„Mr Gyöngyösi, 35, is a far cry from the stereotype of the ultra-right skinhead or boot-boy. He is well-dressed, articulate, speaks fluent English and is the son of a diplomat. He grew up in the Middle East and Asia, graduated from Trinity College, Dublin, with a degree in business and political science and worked as a tax advisor for KPMG. (...)
Mr Gyöngyösi later backtracked and said he believed that only those Jews who were dual Hungarian-Israeli citizens should be screened. 'I apologise to my Jewish compatriots for my equivocal statement,' he said.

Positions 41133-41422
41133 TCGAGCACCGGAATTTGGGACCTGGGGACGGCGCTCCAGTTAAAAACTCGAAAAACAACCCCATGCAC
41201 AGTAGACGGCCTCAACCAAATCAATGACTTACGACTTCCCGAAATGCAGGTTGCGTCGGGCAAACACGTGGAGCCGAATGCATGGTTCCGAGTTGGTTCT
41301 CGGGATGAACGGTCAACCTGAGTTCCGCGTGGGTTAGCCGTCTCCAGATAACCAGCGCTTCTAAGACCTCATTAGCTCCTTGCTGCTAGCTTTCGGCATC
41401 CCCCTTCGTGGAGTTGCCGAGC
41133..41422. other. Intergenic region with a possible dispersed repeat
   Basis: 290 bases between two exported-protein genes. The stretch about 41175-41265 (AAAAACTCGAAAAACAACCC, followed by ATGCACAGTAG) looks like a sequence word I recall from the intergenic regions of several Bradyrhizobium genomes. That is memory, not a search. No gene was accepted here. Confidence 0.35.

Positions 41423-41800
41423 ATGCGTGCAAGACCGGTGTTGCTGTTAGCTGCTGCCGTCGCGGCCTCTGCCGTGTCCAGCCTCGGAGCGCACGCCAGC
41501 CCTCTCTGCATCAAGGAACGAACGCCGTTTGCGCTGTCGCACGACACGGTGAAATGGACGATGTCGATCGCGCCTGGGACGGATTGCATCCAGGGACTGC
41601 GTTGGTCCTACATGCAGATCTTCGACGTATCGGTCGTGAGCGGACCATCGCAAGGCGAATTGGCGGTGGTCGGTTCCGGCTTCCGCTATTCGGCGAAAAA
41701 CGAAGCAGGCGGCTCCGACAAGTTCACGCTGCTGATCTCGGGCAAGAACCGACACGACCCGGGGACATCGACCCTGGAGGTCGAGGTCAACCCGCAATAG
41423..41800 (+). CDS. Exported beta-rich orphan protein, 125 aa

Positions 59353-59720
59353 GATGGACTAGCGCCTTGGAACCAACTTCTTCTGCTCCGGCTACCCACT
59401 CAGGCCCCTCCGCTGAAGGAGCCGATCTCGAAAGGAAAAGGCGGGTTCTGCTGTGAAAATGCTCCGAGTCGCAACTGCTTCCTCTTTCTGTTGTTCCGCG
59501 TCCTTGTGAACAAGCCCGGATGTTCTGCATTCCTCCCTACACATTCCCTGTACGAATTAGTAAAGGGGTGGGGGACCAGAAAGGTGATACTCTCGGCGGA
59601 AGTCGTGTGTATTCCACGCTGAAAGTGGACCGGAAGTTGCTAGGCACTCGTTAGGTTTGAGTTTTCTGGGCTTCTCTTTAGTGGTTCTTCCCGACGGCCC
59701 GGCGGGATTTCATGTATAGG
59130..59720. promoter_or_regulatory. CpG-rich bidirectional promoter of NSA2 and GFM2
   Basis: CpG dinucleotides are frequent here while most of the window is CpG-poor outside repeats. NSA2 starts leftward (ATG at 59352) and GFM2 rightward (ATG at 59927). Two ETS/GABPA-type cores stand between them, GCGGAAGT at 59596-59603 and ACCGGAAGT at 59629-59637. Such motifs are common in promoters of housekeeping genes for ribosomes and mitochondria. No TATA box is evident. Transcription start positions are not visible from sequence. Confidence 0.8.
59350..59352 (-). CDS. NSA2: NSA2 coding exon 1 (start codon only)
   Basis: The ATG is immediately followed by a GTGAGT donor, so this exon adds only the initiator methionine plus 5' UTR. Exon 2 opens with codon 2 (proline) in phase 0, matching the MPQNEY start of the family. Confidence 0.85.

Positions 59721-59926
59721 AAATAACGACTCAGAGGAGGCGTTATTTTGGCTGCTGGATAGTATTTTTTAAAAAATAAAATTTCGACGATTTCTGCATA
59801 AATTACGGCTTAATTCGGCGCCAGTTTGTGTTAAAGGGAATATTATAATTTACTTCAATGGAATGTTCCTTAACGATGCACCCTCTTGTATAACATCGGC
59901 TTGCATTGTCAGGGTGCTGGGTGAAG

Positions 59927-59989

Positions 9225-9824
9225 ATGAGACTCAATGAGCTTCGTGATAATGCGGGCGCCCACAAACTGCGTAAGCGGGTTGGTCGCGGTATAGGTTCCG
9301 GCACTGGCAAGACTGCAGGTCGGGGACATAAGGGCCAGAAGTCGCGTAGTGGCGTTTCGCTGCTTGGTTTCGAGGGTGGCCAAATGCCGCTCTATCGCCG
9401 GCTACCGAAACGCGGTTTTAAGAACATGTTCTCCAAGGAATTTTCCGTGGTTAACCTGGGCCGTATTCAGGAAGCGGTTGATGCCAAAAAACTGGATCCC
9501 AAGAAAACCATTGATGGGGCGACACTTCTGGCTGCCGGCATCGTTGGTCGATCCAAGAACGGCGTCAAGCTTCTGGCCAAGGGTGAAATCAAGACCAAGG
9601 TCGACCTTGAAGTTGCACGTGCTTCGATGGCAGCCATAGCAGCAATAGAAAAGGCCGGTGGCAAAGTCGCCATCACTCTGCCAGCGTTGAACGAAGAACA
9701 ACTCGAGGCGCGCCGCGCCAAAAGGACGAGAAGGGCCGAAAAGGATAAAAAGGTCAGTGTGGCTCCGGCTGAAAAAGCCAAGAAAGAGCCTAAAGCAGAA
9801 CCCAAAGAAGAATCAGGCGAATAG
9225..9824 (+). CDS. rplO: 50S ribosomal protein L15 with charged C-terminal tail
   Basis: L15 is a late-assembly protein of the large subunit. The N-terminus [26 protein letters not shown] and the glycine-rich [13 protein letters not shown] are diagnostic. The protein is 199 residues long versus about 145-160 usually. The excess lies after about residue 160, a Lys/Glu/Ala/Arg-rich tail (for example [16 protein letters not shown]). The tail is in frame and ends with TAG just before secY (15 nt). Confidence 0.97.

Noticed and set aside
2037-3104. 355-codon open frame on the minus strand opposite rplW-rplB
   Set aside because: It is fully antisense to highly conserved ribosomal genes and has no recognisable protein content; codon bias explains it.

Either way, Jobbik is out of tune with its potential allies across Europe. As Joshua Keating at Foreign Policy points out, the “old-school anti-Semitism” of the Hungarian right is no longer in fashion with parties of the far right across Europe. Geert Wilders’ Freedom Party is a staunch supporter of Israel. Even the British National Party, an ally of Jobbik, has made several, albeit unconvincing, attempts to remodel itself as welcoming Jewish members.”